Tye Chandler attempts to ride Cattle Co./Buck Cattle Co.'s SweetPro's Bruiser during the 15/15 round of the Sacramento Unleash the Beast Professional Bull Riders tour in 2018. Chandler is in Bangor this weekend competing on the PBR's Pendleton Whiskey Velocity Tour. Credit: Courtesy of Andy Watson

You would probably get a shorter answer if you asked professional bull rider Tye Chandler which bones he hasn’t broken as opposed to which ones he has.

“I’ve broken both arms, my hands, my ankle, my back in three places, my collarbone, and I fractured my hip and separated my shoulder. It’s crazy,” the 24-year-old from Celina, Texas, said.

Chandler is in Bangor for Professional Bull Riding’s Pendleton Whisky Velocity Tour events on Friday and Saturday nights and Sunday afternoon.

And a torn medial collateral ligament in his knee resulted in him dropping off the Unleash the Beast Tour, Professional Bull Riding’s top series, to the Whisky Velocity Tour, which is the PBR’s second level.

Chandler couldn’t earn enough points to remain in the Unleash the Beast Tour so he is trying to work his way back up by finishing among the leaders in the Whisky Velocity Tour.

Why does Chandler subject himself to that type of physical punishment?

“I love it. We’re made tough. The ultimate goal is to win the championship. But we aren’t there yet. I have to keep going,” Chandler said.

The is a PBR event in a different city virtually every weekend, although he said the top two tours slow down in the summer.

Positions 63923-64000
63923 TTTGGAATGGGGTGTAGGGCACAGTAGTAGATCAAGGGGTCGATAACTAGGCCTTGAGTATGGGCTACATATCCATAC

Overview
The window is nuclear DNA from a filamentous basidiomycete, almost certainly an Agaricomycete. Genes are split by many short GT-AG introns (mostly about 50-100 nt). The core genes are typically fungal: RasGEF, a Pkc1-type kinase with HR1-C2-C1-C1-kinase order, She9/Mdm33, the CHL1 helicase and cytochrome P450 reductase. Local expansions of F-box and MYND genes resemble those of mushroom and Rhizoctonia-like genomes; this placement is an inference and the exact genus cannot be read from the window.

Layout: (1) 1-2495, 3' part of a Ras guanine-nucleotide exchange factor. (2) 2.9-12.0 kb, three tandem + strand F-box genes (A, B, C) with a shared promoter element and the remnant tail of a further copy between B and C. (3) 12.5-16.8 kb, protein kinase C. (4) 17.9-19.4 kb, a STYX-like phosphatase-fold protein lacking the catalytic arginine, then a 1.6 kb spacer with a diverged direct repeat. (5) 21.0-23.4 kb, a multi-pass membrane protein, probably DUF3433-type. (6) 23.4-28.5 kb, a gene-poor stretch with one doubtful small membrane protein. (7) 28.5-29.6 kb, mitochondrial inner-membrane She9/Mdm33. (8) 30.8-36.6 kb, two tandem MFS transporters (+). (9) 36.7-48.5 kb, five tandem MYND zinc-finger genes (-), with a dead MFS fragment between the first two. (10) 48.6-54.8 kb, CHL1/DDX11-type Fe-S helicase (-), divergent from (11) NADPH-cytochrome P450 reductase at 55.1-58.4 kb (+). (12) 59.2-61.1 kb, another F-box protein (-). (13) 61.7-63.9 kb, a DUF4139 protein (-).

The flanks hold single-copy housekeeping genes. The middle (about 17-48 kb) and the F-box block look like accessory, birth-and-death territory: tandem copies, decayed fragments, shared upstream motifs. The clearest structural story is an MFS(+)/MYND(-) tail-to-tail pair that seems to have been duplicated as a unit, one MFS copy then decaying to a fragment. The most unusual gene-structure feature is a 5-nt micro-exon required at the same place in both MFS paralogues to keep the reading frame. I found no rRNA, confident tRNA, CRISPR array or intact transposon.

To prepare to ride bulls, Chandler said he works out during the week, although competitors usually don’t lift a lot of heavy weights.

“We do a lot of agility stuff. You have to have a fast reaction time,” Chandler said.

He said competitors also ride a barrel which simulates a bull’s side-to-side movement and ride bulls that are not as challenging as the animals on the tour.

Chandler said he researches the bull he is scheduled to ride the first night of a show after learning his draw midweek. Some riders prefer not to know about the bull.

“There is an actual website with a bull’s stats and with video of him. I look them up but don’t rely on it so much. It’s helpful if a bull has a trick, but it’s an animal so it might not do the same thing [when you ride him],” Chandler said.

The riders earn money and points at each event if they can stay on a bull for eight seconds.

“On a good day, you can earn $7,000 to $8,000,” Chandler said. “Because this is a three-day event instead of two, the purse is $30,000 instead of $20,000, so somebody will walk out of here with $10,000 to $12,000 this weekend.”

The money is better and the bulls are more challenging on the Unleash the Beast Tour, although they ride some of the same bulls in the Whisky Velocity Tour.

“The top 15 guys on the Unleash the Beast Tour earn $100,000 to $200,000 a year and the world champion earns a million dollars,” Chandler said.

He said being a good bull rider requires mental toughness.

“Everybody here knows how to ride a bull. But if you have any doubt whether or not you can ride a particular bull, you shouldn’t ride it. You have to be 100 percent committed,” Chandler said.

His dad and brother were bull riders, but a head injury ended his brother’s career.

Chandler earned a win on the Velocity Tour in Charleston, South Carolina, which enabled him to reach the Unleash the Beast Tour.

He began riding on a sheep when he was 3, graduated to a calf a year later and started with bulls with he was 11.

“I was scared of the sheep. I like the calves better,” he said.

He rode in Bangor two years ago and said it is one of his favorite venues.

“It sells out every year, and the energy level in the arena is very good. It gets crazy in this building,” Chandler said. “And the town is fun. There’s a lot of stuff to do here.”